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Tim Hanlon

Tim Hanlon
Tim originally came to Gizmag as a developer, much to the dismay of anyone who had to maintain, build on, or rewrite his code. After wearing every other hat that didn't have a head for it, he became CEO in 2010. Outside Gizmag, he trains Muay Thai and plays too much Destiny.
Top Articles by Tim Hanlon
Spa's Blanchimont and Eau Rouge

With the release candidate of Assetto Corsa available on Steam Early Access, DK2 support heading to iRacing in the next week or two, and Project Cars (again with DK2 support) due in late November, Christmas is arriving early for sim racers. Read on for our impressions of Assetto Corsa with the Oculus Rift DK2 after putting in a few laps of Circuit de Spa-Francorchamps in the P4/5 Competizione.  Read More

The PlayStation 4 will be released in North America on the 15th November Sony has announced a release date for the PlayStation 4, new games and a price drop for the PlayStation Vita, a Gran Turismo 6 release date and more at its gamescom 2013 presser.  Read More

Gizmag tries out Evoluent's VerticalMouse

While the future of the human–computer interaction is looking more promising by the day, for every Leap Motion or Oculus Rift in the wild, there's still millions of people who rely on a mouse to do their job – a device that by its very nature forces their forearm and wrist into a variety of unnatural positions, inevitably causing varying levels of discomfort and/or pain. Gizmag's Tim Hanlon has been testing the VerticalMouse for over a month, and is shocked at the difference it made to his life.  Read More

Pioneer's DDJ-WeGO DJ console is perfect for beginners, or veterans on a budget When CDs replaced vinyl as the DJ format du jour, Pioneer established itself as the club standard with classics like the DJM-600 mixer and the CDJ-1000 CD player. Now that there's a whole generation of DJs coming of age who've never owned a CD in their life, Pioneer's latest bit of kit caters for the digital DJ who can't afford something like the XDJ-AERO.  Read More

App.net is to social media what Amazon Web Services is to the rest of the web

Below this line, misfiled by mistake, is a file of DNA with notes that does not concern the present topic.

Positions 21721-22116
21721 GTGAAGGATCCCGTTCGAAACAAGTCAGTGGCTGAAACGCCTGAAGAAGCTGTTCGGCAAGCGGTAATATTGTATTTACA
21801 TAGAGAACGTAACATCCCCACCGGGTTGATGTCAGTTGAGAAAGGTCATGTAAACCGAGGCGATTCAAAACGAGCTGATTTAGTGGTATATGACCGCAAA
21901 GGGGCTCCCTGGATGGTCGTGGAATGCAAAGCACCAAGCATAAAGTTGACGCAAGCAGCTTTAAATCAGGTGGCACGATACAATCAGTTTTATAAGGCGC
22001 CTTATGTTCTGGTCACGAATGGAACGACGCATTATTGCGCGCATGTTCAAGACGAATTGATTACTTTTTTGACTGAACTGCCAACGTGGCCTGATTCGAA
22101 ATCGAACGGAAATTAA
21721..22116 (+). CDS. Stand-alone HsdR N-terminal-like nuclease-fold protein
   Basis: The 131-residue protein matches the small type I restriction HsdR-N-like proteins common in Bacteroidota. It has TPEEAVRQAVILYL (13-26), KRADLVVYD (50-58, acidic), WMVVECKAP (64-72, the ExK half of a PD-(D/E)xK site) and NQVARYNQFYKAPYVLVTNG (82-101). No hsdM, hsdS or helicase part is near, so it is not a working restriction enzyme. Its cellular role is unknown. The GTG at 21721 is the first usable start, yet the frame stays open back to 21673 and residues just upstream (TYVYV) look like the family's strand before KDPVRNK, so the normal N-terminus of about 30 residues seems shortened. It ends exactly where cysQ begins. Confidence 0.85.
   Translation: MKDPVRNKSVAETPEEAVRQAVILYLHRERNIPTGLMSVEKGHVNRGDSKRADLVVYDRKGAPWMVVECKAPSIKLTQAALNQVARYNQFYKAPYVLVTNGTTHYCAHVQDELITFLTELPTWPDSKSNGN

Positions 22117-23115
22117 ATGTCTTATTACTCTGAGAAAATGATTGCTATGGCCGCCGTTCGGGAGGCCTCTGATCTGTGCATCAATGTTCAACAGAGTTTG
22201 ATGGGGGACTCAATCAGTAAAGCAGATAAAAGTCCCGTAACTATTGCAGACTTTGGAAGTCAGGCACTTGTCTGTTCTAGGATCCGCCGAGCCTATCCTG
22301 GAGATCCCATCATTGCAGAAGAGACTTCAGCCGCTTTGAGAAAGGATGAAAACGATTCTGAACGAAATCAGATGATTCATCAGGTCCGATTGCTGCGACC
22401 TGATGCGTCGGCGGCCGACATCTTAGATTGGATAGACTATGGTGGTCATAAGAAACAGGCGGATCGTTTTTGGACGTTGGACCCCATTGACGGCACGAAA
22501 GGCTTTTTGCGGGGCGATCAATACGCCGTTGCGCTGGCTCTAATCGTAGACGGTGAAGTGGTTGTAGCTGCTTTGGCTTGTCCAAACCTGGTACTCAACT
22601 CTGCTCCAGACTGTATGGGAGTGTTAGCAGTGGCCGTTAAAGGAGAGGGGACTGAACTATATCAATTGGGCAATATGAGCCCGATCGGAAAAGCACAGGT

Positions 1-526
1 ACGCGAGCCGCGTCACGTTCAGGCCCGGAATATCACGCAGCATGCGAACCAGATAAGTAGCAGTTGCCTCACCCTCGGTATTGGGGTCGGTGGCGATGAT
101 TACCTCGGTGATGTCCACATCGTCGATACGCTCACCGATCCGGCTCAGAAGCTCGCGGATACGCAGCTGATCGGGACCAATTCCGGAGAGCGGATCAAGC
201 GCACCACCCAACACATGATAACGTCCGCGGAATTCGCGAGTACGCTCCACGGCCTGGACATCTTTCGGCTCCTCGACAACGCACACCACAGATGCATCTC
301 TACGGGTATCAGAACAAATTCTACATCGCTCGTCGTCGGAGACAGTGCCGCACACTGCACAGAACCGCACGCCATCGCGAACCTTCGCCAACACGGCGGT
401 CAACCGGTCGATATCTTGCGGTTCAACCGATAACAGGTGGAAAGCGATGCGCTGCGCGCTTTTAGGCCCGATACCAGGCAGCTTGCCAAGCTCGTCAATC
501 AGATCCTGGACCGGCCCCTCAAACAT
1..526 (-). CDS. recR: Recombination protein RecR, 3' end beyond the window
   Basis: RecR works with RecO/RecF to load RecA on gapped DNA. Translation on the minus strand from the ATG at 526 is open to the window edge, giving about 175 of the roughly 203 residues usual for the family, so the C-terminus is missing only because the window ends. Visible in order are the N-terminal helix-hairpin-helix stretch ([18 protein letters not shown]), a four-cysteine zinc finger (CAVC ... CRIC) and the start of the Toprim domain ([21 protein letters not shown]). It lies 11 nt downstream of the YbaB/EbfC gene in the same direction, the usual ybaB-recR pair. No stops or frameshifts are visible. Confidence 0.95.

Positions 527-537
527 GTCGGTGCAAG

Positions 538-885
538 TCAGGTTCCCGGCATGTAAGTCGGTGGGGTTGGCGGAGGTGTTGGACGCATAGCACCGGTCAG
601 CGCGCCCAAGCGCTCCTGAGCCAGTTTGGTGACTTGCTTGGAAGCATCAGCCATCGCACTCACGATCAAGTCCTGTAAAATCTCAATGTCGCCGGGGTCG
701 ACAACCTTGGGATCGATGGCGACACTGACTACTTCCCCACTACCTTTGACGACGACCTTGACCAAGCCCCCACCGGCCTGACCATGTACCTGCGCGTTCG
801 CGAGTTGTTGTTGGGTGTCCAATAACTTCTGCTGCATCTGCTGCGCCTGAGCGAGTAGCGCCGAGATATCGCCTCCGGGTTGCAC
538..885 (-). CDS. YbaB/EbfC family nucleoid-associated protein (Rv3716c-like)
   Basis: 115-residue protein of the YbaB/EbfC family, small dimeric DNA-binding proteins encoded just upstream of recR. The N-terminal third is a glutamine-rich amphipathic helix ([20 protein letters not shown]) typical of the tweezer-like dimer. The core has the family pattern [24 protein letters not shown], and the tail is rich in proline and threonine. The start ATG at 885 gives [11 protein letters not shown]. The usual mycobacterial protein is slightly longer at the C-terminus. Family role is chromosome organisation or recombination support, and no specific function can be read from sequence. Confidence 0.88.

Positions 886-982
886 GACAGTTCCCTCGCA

Can you imagine a service like Twitter without advertising, spammers and URL shorteners? Without clunky official clients, and without hostility towards the third-party ecosystem? The 12 strong team at App.net can, and they think enough people are willing to pay for such a service to make it work.  Read More

The new iPad's Retina display might cause more problems than it solves

The verdict is in: the new iPad has a brilliant display. Unsurprisingly, quadrupling the number of pixels on a display allows it to output crisper text and sharper images. Unfortunately, the rest of the hardware (and content creators) might be playing catch up for the next few years as Retina-caliber displays become cost effective to produce in larger sizes.  Read More

Super Stardust Delta makes our top 5 PlayStation Vita games list

If our gushing review of the Vita has you ready to drop some cash, but you're not sure what games to get, read on for our selection of the five best launch titles for the PlayStation Vita (in no particular order).  Read More

WipeOut 2048 on Sony's latest (and greatest?) portable gaming console, the PS Vita

Whether you consider it progress or a race to the bottom, Apple's iOS platform is gobbling up the gaming market. Nintendo's 3DS was far from perfect (read our review), leaving many looking to the Vita for gaming on the go. But is there a future for dedicated gaming devices? After a week with the Vita, Gizmag's Tim Hanlon hopes so.  Read More

The

In an article last month, I assumed that news of the PS Vita not hitting shelves until 2012 would have left Nintendo executives feeling as if they'd dodged a bullet - I was clearly mistaken. On August 12, Nintendo dropped the price of the 3DS to US$170, leading to a 260% jump in sales. A month later, just when you thought it was safe to buy a 3DS, Nintendo officially introduces the 3DS Slide Pad - which adds a second analog joystick to the 3DS.  Read More

The Nintendo 3DS

In an industry obsessed with polygon counts and frame rates, Nintendo's Wii console and DS handheld were the proverbial knives at a gunfight. They were grossly underpowered compared to the competition, meaning Nintendo could sell them at a profit from day one. Their innovative control methods ensured they still sold like hotcakes. An animated GIF of Nintendo's Shigeru Miyamoto and Satoru Iwata holding a DS that printed money became the go to picture to run alongside quarterly announcements of Nintendo's gargantuan profits. If a disheveled man emerged from a time-traveling DeLorean with tales of a near-future Nintendo struggling to sell its latest handheld, I'd have been more surprised about the Nintendo thing. So what on earth happened?  Read More

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